Golf season is upon us, and with it brings a renewed desire to improve upon last season’s accomplishments. For some of us that may mean lowering a handicap or besting our all time score. For others this may mean simply playing more. For older adults this usually means staying healthy enough to play more days per week or more holes per round. Many older adults take up golf for exercise or as an important social outlet. In fact, 70% of golfers are over the age of 60. As we age, it becomes harder to maintain good physical health in order to have success with golf. The following is a brief break-down of some of the physical factors which may affect our game as we age.
It starts at the turf
The interaction of your foot with the ground may be the most important and often overlooked aspect of the game. We tend to focus so much on the motion at the hips, shoulders, and wrists we neglect the critical interaction that is occurring between our ankle and heel joints, and the ground. During both back swing and follow through, having proper motion and control at these joints will set the foundation for everything that will happen above it, including proper loading of the hip muscles, from which we get most of our power. Trying to golf without decent ankle/heel strength and flexibility is akin to golfing without spikes on. Your body simply won’t interact with the turf like you want it to.
The hips require a lot of internal rotation during the golf swing. Internal rotation is the motion of your leg moving towards your body. During backswing, the back side leg internally rotates, which activates and stretches the gluteal muscles, preparing them to accelerate the club. Lack of internal rotation will result in poor gluteal activation, and decreased power. The reverse is true with the front side hip during follow through. As it internally rotates, the glutes are activated to decelerate all of the force from the swing. Any loss of motion here may result in excessive strain up the chain (lower back), or further down the chain (knee). This is why so many golfers, even at the elite level, have lower back and knee problems. If you have had a hip replacement, which often results in some loss of hip internal rotation, you may have experienced difficulty getting your old swing back. The good news is this can be fixed.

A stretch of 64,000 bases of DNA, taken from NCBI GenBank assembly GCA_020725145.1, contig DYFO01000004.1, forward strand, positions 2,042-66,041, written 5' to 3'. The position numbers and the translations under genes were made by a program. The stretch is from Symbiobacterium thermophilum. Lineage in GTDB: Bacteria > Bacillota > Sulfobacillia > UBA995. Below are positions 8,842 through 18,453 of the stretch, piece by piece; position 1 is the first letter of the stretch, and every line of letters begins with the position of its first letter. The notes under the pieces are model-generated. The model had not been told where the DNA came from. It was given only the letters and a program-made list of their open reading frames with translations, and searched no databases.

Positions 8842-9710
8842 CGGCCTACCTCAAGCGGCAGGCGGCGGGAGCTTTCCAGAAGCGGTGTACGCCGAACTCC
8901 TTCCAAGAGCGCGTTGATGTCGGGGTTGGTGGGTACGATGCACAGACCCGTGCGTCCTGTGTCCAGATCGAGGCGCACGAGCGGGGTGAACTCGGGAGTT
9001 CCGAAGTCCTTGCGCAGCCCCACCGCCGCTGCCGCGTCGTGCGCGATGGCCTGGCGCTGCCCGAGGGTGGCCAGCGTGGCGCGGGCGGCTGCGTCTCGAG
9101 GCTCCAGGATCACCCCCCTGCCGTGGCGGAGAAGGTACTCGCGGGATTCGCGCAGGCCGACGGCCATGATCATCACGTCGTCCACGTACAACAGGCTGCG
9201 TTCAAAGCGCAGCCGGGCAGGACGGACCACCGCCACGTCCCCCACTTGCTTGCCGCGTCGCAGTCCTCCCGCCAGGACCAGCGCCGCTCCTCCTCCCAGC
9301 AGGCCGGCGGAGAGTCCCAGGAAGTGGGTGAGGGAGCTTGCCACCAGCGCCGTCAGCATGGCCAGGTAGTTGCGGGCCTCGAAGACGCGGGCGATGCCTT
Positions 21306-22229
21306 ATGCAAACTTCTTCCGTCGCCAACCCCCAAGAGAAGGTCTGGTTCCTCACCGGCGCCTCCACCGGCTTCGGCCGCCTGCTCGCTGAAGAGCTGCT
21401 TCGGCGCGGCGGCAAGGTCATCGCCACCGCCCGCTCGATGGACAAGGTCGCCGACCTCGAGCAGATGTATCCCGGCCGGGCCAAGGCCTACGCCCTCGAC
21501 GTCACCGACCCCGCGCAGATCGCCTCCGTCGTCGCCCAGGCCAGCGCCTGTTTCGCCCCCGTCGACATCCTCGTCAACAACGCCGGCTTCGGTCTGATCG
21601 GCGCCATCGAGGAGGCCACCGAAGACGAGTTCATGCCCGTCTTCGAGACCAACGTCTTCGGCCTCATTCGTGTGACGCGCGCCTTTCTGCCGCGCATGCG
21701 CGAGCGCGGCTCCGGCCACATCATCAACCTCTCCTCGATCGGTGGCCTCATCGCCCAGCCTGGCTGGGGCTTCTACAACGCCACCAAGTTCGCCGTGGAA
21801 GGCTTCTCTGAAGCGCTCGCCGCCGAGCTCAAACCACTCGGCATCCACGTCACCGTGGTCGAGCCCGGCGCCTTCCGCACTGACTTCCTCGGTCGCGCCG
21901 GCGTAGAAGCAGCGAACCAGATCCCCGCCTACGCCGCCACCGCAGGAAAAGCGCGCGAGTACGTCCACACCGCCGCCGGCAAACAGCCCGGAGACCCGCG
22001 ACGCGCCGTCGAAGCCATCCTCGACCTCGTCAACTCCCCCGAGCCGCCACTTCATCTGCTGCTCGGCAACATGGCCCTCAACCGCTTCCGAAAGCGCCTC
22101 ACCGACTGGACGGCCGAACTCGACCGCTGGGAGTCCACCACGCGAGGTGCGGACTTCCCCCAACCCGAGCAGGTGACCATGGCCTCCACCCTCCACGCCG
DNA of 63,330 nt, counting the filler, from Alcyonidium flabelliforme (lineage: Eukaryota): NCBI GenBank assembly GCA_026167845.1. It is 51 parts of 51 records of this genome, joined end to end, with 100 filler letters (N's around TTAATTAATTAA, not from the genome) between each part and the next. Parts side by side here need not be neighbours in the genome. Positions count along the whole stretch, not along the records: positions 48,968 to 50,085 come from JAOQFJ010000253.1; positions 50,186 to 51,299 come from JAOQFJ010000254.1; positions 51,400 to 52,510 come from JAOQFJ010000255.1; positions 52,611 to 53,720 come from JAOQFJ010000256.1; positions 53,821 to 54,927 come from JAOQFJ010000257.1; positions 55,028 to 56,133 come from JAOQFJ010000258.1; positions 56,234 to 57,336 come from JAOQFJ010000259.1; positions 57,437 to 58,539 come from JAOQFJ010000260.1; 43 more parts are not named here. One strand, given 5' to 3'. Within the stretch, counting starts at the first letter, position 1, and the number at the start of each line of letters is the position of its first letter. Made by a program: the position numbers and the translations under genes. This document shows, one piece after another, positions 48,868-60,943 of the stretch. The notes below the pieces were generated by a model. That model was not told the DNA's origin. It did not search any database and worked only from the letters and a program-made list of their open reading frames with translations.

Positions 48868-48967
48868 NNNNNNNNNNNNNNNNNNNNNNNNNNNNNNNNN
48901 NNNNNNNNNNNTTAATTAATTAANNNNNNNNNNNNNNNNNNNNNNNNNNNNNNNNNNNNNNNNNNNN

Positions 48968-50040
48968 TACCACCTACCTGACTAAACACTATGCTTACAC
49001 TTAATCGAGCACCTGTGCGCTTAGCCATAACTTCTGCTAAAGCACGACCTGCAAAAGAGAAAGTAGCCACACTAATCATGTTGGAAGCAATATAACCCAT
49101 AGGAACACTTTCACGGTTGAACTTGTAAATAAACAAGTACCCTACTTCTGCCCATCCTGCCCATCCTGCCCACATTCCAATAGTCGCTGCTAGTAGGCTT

The upper back
The thoracic spine, which runs from the base of your neck to the bottom of your rib cage, is responsible for a tremendous amount of rotation during the backswing. As we age, the thoracic spine tends to get stiff. Age-related changes can cause a forward trunk posture, which makes proper rotation during both back swing and follow-through far more difficult, and sometimes painful. Again, this may result in excessive strain elsewhere, such as the shoulders, elbows, and wrists. Golfers elbow, when it occurs in the lead elbow (left elbow in right handed golfer), can often be traced back to poor rotation at the thoracic spine. The player is attempting to decelerate the backswing motion using the elbow/wrist muscles, instead of the larger and stronger back muscles.
One of the most critical factors, and the one I probably spend the most time addressing with my older golfers, is balance. Not only is good balance required for a proper golf swing, it is also an important safety factor. The swing itself can cause one to lose their balance, as can walking on a variety of unstable surfaces including grass and sand. Balance exercises, especially those designed specifically to golf, will help to keep you safe and enjoying the game.
Golf is a great sport because it can be played by people of all ages and ability levels, however it requires a certain amount of strength, flexibility, balance, and endurance. It is possible, usually with a few simple exercises, to maintain optimal levels of balance and flexibility in order to continue to play at the level you desire. When you prepare your body to keep up with the physical demands of the game you will be safer, you will be able to play more, and you will be better.
Brian O’Neil is a physical therapist and certified Nike Golf Performance Specialist at Magill and Gardner Physical Therapy, in Scituate. For more information on the Golf Performance System, please contact him at BrianOneilPT@gmail.com, or 781-545-8114.